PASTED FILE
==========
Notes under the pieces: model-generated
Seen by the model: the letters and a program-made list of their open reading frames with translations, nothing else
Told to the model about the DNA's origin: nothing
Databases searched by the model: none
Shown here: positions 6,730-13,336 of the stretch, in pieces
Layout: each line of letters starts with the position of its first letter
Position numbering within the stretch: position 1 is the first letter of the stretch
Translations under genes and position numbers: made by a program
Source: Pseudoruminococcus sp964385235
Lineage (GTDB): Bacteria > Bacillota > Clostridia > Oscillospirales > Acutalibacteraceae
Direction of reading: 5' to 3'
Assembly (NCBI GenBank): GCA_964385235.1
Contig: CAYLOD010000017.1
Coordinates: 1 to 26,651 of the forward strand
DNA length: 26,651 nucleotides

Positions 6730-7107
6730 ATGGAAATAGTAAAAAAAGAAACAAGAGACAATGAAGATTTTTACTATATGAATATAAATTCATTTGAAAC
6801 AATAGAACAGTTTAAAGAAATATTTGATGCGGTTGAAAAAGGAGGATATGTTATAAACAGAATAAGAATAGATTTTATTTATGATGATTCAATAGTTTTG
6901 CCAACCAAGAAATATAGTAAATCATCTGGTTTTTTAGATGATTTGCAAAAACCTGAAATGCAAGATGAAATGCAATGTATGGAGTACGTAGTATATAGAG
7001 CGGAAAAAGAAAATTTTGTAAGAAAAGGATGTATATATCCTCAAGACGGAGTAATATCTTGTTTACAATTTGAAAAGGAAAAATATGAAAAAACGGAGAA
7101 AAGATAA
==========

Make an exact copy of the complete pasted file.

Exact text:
Notes under the pieces: model-generated
Seen by the model: the letters and a program-made list of their open reading frames with translations, nothing else
Told to the model about the DNA's origin: nothing
Databases searched by the model: none
Shown here: positions 6,730-13,336 of the stretch, in pieces
Layout: each line of letters starts with the position of its first letter
Position numbering within the stretch: position 1 is the first letter of the stretch
Translations under genes and position numbers: made by a program
Source: Pseudoruminococcus sp964385235
Lineage (GTDB): Bacteria > Bacillota > Clostridia > Oscillospirales > Acutalibacteraceae
Direction of reading: 5' to 3'
Assembly (NCBI GenBank): GCA_964385235.1
Contig: CAYLOD010000017.1
Coordinates: 1 to 26,651 of the forward strand
DNA length: 26,651 nucleotides

Positions 6730-7107
6730 ATGGAAATAGTAAAAAAAGAAACAAGAGACAATGAAGATTTTTACTATATGAATATAAATTCATTTGAAAC
6801 AATAGAACAGTTTAAAGAAATATTTGATGCGGTTGAAAAAGGAGGATATGTTATAAACAGAATAAGAATAGATTTTATTTATGATGATTCAATAGTTTTG
6901 CCAACCAAGAAATATAGTAAATCATCTGGTTTTTTAGATGATTTGCAAAAACCTGAAATGCAAGATGAAATGCAATGTATGGAGTACGTAGTATATAGAG
7001 CGGAAAAAGAAAATTTTGTAAGAAAAGGATGTATATATCCTCAAGACGGAGTAATATCTTGTTTACAATTTGAAAAGGAAAAATATGAAAAAACGGAGAA
7101 AAGATAA